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Instead of building a new network from scratch, a different approach will be used in the northern Alabama city.
When it comes to Google Fiber’s expansion in select U.S. cities , there’s always a lot of eager anticipation by civic cheerleaders who dream of the future economic development that will be able to piggy-back on the super-fast gigabit network.
In Huntsville, Alabama, the Google Fiber piggy-back ride is changing a bit. Instead of Google building out a new fiber backbone, it will instead utilize a high-speed broadband network that will be built by the Rocket City’s municipal utility.
The vast majority of Google Fiber’s city networks to date have been or are being built from scratch, and while taking a different approach isn’t necessarily new territory for Google Fiber—its Provo, Utah, network was bought from the city and in Atlanta, existing fiber is being used for some apartment buildings—the expansion into Huntsville is different.
"It's a unique model," Huntsville Mayor Tommy Battle said, according to AL.com . "This may be the model for mid-tier cities to put in a [fiber] backbone and have private industry work off that backbone."
Google Fiber’s dark fiber lease in Huntsville will run for 20 years and Huntsville Utilities, according to its announcement , anticipates that initial service will roll out in summer 2017 with a completed network being developed on a three-and-a-half year timetable.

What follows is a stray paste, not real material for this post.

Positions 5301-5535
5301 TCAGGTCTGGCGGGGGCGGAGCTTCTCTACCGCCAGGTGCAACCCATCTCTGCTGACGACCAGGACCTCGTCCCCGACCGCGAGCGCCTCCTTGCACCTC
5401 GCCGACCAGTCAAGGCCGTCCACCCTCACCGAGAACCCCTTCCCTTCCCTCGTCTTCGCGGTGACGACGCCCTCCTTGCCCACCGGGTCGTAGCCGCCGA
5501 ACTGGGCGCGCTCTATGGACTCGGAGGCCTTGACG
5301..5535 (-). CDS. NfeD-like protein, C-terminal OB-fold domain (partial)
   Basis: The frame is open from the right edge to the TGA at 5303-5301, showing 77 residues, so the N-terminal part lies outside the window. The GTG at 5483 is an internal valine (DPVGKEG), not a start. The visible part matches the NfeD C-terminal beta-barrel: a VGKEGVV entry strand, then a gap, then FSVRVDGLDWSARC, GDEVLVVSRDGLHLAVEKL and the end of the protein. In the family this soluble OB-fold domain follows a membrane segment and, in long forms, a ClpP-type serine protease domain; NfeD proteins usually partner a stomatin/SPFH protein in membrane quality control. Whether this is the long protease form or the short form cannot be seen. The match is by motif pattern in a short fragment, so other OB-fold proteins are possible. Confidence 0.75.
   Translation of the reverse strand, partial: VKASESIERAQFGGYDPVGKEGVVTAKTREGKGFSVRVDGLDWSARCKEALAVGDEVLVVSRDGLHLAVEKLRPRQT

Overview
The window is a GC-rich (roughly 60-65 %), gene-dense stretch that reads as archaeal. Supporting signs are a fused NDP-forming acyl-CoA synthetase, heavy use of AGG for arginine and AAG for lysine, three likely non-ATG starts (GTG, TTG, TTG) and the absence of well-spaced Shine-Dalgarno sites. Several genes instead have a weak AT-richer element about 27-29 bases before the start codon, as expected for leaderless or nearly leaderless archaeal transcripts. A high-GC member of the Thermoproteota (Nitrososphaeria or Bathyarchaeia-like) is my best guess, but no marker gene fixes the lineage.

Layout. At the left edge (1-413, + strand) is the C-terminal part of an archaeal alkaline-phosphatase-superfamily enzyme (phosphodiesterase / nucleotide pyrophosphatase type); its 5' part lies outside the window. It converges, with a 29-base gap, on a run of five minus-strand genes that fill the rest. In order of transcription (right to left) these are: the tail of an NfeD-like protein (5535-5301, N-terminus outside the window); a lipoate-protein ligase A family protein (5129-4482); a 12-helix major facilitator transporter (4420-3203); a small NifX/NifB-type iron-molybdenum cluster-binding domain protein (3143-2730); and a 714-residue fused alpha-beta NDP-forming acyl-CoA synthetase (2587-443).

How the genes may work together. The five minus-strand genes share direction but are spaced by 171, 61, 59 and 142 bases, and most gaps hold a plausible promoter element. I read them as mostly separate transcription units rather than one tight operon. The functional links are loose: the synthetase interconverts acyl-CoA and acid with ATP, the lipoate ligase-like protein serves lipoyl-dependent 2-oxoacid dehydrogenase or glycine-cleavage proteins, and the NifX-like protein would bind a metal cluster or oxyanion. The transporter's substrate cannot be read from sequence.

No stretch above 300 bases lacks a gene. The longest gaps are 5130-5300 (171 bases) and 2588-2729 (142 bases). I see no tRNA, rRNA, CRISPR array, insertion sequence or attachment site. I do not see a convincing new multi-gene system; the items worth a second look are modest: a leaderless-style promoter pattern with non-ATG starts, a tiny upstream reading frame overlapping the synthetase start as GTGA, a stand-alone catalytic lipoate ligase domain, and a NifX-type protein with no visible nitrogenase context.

The Huntsville arrangement is not exclusive to Google Fiber. Competing Internet providers would be able to utilize the network through their own agreements with the utility.
According to this week’s Google Fiber announcement , Huntsville is primed and ready:
Few places are better positioned than Huntsville to show what’s possible with top Internet speeds. The Rocket City boasts the highest concentration of engineers in the country, and ranks among the best places in the country for STEM workers . Ultrafast Internet will help enable Huntsville to remain at the forefront of science and tech.
The utility’s upfront investment for the fiber network will be approximately $55-60 million, according to AL.com, but Google Fiber’s lease is expected to recapture those costs.
Watch this week’s announcement:
Michael Grass is Executive Editor of Government Executive's Route Fifty.
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